While most of us are used to imagining butterflies eating only nectar for nourishment or occasionally pollen, the truth is that their diets are a whole lot more diverse.
These diets include all sorts of disgusting things, from mud to rotting plants, animal sweat and excrement, and finally to the decaying flesh of dead animals.
If you’re wondering exactly why butterflies eat dead things, there is a good reason, and it’s not to do with hunger.
The practice, known as “mud-puddling” due to being for the same reason that butterflies land in mud to drink from it, is often done by the male butterflies to collect nutrients to improve their own reproductive capabilities and even to offer as nuptial gifts to the females.
The rest of the article will help us understand the importance of mud-puddling to butterflies and hopefully be able to look at it from a new and more appreciative perspective. It will also enable us to learn to recognize where and when it happens.
Do Butterflies Eat Dead Things?
Although it may seem strange, it is perfectly normal for butterflies to eat dead things. It’s less common for female butterflies to do so, but not unheard of.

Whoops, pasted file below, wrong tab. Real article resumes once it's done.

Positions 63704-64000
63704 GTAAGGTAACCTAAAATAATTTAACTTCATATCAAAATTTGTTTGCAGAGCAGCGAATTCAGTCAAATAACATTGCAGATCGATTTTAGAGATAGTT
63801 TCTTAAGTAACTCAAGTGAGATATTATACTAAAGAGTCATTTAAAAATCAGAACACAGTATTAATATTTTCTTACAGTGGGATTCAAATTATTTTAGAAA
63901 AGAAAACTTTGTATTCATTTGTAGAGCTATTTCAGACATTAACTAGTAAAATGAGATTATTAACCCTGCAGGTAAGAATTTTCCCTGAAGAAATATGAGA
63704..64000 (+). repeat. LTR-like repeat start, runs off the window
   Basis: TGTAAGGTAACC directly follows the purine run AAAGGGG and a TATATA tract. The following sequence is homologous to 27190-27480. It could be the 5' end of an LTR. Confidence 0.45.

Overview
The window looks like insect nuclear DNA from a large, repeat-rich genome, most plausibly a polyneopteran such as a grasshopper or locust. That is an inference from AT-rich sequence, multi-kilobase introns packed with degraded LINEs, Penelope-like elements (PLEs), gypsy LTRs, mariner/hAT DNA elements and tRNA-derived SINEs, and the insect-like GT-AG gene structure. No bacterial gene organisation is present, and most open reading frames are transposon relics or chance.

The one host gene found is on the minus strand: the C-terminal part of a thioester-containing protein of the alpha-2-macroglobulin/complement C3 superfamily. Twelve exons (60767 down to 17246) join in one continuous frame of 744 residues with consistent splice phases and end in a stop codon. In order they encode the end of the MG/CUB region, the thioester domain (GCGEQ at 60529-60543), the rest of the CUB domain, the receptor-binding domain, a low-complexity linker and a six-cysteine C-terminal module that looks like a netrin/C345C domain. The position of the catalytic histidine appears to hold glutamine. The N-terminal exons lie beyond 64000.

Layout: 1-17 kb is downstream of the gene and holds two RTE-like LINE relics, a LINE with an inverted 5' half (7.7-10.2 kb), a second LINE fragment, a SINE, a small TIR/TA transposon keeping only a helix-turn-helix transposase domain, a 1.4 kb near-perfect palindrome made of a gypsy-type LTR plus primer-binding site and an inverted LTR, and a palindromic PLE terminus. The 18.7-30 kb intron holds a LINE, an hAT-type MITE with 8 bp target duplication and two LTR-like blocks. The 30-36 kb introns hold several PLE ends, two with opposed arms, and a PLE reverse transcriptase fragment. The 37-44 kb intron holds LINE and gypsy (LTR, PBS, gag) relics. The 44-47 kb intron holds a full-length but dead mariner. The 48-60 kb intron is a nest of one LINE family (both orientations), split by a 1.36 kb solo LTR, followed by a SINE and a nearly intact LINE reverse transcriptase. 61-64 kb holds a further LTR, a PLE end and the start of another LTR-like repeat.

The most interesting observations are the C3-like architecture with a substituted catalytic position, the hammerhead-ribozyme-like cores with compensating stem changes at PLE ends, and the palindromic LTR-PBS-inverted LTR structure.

Different species of butterflies eat carrion at different rates and at different stages in its decomposition, with most true butterflies preferring it in the stage of advanced decay while the closely related moths will favor dry carcasses.
Butterflies don’t have the kinds of mouths we’re used to thinking of, and instead each have a proboscis, a long, tube-like organ used for sucking in whatever food or matter the butterfly wants to consume.
It is precise because they have this proboscis rather than teeth that they can only eat large animals once they’re already dead, and even then, only after they’ve reached an advanced state of decay.
In this state of decay, the butterflies are able to suck up the liquefying nutrients in a way that they would simply not be able to if the animal was still alive.
The range of dead animals that butterflies eat is very broad. In common with most scavengers, butterflies will, if they need the nutrients, feed on most carrion, and known examples of butterfly bait include snakes, lizards, fish, shrimp, pigs, dogs, and even prawn paste.
Animal carcasses hanging from branches, whether following a natural death or placed there as bait, are a common way of attracting butterflies that typically stay in trees.
Why Do Butterflies Eat Dead Things?
Butterflies aren’t always able to satisfy all of their nutritional needs from nectar. Sodium deficiencies, for instance, will often lead a butterfly to land on people to suck up their sweat, or in a more disgusting variant, lead it to drinking from a puddle of urine.
Dead things are very good sources of all sorts of nutrients, including sodium, so they become natural targets for butterflies who need this boost.
The amino acids and salts that are often absorbed with the carrion fluids also provide the necessary nutrients for male butterflies to produce sufficient sperm as well as pheromones, which are a crucial part of their ability to attract a mate.